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Civilian contractor deaths in Iraq more than triple in 13 months; U.S. understates Halliburton employee deaths
1 Nov. 2005

WASHINGTON, Nov. 1 (HalliburtonWatch.org) -- Deaths of civilian contractors in Iraq have more than tripled in the last 13 months, according to an analysis by the Knight-Ridder news service.

In an article titled, "Civilian contractors in Iraq dying at faster rate as insurgency grows," Knight-Ridder cited U.S. Labor Department figures showing 428 civilian contractors have been killed and another 3,963 injured.

But those figures apparently understate the true number of civilian deaths in Iraq, according to Knight-Ridder. For example, Halliburton reported a higher casualty rate for its employees than was reported by the Labor Department.

The Labor Department claims that only 30 Halliburton employees have been killed and 2,471 injured. But a Halliburton spokeswoman, Melissa Norcross, told Knight-Ridder that the company had lost a total of 77 workers in Iraq, Afghanistan and its base in Kuwait. Although the company refused to give a casualty rate for each country, the bulk of the deaths most likely occurred in Iraq, not Kuwait and Afghanistan.

The casualty rate for all contractors is increasing. In the first 21 months of the war, 11 contractors were killed and 74 were injured each month on average, reported Knight-Ridder. This year, the monthly average death toll is nearly 20 and the average monthly number of injured is 243.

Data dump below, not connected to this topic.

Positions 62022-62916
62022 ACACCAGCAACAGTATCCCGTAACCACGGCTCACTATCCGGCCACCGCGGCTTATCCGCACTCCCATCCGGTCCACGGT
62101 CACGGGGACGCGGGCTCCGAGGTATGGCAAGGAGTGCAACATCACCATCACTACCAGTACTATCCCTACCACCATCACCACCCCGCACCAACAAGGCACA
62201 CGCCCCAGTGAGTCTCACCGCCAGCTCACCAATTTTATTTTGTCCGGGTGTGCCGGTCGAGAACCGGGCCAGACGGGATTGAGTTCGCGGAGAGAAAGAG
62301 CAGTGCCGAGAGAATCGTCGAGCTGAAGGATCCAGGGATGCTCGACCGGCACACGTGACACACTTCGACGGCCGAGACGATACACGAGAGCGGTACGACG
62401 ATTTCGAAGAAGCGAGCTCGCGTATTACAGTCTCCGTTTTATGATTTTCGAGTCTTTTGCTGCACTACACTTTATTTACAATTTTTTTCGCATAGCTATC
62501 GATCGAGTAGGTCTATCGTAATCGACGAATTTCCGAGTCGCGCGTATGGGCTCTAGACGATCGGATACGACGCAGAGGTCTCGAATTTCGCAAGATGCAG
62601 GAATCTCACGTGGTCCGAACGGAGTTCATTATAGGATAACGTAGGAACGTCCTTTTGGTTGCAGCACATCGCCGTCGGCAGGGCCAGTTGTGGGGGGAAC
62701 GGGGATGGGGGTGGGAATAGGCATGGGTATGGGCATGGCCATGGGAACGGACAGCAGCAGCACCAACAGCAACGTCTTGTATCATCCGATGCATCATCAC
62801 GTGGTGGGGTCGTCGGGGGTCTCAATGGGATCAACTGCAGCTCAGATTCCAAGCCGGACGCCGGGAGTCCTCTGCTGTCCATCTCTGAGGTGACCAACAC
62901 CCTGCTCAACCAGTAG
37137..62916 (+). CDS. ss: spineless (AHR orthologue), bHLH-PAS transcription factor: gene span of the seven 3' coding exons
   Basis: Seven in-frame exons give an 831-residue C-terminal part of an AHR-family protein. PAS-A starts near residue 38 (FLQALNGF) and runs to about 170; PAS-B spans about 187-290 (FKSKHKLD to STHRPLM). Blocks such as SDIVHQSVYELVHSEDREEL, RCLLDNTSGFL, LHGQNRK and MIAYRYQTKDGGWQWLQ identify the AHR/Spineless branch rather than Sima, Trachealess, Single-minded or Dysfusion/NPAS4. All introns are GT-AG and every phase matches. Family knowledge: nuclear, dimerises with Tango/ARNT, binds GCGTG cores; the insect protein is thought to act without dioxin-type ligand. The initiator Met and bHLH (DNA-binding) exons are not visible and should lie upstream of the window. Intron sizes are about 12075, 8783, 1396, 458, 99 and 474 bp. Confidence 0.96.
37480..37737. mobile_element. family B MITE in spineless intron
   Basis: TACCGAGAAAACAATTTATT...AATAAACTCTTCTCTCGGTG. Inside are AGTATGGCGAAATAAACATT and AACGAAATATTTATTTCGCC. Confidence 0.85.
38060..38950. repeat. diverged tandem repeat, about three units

According to Knight-Ridder, "The dead and injured come from many walks of life, drawn by money and patriotism. Some are American citizens. Most are not. They are truckers, police officers and translators. They're counted only if they were paid by companies hired by the Pentagon."

The article quoted a truck driver for Halliburton, Keven Dagit, who told his mother on the day before he was killed that, "Now, it's really getting dangerous." He left two daughters, ages 9 and 11.

"I want more people to realize that these guys are out there defenseless," his mother, Gloria Dagit, said. "It was an ambush .... They are not allowed to carry weapons."

Over 75,000 civilian employees are working for U.S. contractors in Iraq.

Read Knight-Ridder's full report by clicking here.